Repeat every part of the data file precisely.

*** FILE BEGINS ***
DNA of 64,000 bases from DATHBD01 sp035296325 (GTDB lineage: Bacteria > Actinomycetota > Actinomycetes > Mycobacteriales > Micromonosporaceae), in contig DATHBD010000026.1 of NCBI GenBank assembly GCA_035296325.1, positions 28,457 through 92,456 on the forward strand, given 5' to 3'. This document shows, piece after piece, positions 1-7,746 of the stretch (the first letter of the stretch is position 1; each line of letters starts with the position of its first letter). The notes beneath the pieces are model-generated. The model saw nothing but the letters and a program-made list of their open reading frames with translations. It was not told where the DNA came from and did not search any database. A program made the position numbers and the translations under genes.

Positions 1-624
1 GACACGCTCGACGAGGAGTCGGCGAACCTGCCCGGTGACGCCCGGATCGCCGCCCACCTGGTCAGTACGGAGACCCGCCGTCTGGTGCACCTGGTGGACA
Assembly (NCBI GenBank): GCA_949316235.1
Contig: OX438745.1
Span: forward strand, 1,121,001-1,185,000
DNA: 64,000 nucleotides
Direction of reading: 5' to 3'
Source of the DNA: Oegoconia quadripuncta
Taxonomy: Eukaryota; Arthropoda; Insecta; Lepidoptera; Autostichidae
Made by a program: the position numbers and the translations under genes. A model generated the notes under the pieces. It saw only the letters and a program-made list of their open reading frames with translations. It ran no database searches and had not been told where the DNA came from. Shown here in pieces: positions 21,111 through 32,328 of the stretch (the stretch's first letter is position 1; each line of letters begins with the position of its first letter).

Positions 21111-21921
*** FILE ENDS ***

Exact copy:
DNA of 64,000 bases from DATHBD01 sp035296325 (GTDB lineage: Bacteria > Actinomycetota > Actinomycetes > Mycobacteriales > Micromonosporaceae), in contig DATHBD010000026.1 of NCBI GenBank assembly GCA_035296325.1, positions 28,457 through 92,456 on the forward strand, given 5' to 3'. This document shows, piece after piece, positions 1-7,746 of the stretch (the first letter of the stretch is position 1; each line of letters starts with the position of its first letter). The notes beneath the pieces are model-generated. The model saw nothing but the letters and a program-made list of their open reading frames with translations. It was not told where the DNA came from and did not search any database. A program made the position numbers and the translations under genes.

Positions 1-624
1 GACACGCTCGACGAGGAGTCGGCGAACCTGCCCGGTGACGCCCGGATCGCCGCCCACCTGGTCAGTACGGAGACCCGCCGTCTGGTGCACCTGGTGGACA
Assembly (NCBI GenBank): GCA_949316235.1
Contig: OX438745.1
Span: forward strand, 1,121,001-1,185,000
DNA: 64,000 nucleotides
Direction of reading: 5' to 3'
Source of the DNA: Oegoconia quadripuncta
Taxonomy: Eukaryota; Arthropoda; Insecta; Lepidoptera; Autostichidae
Made by a program: the position numbers and the translations under genes. A model generated the notes under the pieces. It saw only the letters and a program-made list of their open reading frames with translations. It ran no database searches and had not been told where the DNA came from. Shown here in pieces: positions 21,111 through 32,328 of the stretch (the stretch's first letter is position 1; each line of letters begins with the position of its first letter).

Positions 21111-21921